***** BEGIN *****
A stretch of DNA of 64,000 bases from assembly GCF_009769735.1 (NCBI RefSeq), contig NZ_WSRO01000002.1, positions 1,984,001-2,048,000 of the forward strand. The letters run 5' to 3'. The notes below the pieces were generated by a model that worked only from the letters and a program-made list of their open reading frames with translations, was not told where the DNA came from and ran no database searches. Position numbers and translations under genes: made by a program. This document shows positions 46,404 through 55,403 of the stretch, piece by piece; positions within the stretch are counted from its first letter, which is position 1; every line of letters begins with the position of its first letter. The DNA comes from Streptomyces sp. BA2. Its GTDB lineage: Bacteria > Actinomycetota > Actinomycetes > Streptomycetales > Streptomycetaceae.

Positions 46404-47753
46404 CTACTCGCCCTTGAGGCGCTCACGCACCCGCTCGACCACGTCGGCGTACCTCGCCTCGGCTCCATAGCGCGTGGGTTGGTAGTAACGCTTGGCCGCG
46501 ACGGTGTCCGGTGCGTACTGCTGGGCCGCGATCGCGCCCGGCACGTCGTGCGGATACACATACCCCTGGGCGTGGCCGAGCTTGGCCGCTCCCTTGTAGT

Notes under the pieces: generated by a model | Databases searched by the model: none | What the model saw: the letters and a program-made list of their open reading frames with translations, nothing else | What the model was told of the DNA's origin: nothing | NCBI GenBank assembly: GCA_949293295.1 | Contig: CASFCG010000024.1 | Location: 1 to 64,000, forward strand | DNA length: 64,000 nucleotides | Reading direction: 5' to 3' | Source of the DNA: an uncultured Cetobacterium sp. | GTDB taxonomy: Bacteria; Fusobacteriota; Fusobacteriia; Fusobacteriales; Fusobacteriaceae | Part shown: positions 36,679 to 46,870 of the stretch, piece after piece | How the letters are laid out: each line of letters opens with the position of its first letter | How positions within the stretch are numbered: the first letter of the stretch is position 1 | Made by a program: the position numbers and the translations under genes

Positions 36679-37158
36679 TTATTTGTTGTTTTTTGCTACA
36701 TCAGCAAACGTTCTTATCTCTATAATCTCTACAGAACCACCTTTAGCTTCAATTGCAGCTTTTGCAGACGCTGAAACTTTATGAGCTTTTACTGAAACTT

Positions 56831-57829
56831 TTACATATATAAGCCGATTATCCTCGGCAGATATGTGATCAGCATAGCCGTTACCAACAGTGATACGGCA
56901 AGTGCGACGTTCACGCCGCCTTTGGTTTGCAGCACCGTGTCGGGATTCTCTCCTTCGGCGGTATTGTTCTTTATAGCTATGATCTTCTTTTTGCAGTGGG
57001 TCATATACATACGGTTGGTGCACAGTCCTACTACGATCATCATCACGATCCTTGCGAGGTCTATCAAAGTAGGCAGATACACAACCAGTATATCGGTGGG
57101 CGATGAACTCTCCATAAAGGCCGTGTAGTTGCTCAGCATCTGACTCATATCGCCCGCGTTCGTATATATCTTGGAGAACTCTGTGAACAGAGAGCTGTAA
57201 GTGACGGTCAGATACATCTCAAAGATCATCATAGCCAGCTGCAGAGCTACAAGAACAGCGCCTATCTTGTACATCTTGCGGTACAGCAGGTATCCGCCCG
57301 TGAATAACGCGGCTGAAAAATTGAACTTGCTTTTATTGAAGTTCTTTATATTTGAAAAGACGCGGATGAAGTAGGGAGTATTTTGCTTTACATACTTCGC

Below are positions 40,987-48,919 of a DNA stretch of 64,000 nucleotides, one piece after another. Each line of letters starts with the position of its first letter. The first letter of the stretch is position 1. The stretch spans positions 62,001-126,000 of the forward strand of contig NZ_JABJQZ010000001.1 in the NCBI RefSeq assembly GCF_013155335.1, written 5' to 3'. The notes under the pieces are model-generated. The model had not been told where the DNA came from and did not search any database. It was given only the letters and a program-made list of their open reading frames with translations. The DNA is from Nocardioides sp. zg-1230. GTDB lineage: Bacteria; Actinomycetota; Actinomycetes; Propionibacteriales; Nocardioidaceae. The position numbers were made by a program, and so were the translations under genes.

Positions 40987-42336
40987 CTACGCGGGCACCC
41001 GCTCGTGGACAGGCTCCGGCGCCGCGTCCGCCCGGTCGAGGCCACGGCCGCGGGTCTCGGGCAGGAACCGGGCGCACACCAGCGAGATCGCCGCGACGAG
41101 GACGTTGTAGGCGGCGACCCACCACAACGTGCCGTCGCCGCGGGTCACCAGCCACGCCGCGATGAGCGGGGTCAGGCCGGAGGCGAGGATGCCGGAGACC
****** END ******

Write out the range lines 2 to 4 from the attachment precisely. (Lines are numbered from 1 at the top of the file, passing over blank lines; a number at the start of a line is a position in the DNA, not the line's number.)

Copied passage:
Positions 46404-47753
46404 CTACTCGCCCTTGAGGCGCTCACGCACCCGCTCGACCACGTCGGCGTACCTCGCCTCGGCTCCATAGCGCGTGGGTTGGTAGTAACGCTTGGCCGCG
46501 ACGGTGTCCGGTGCGTACTGCTGGGCCGCGATCGCGCCCGGCACGTCGTGCGGATACACATACCCCTGGGCGTGGCCGAGCTTGGCCGCTCCCTTGTAGT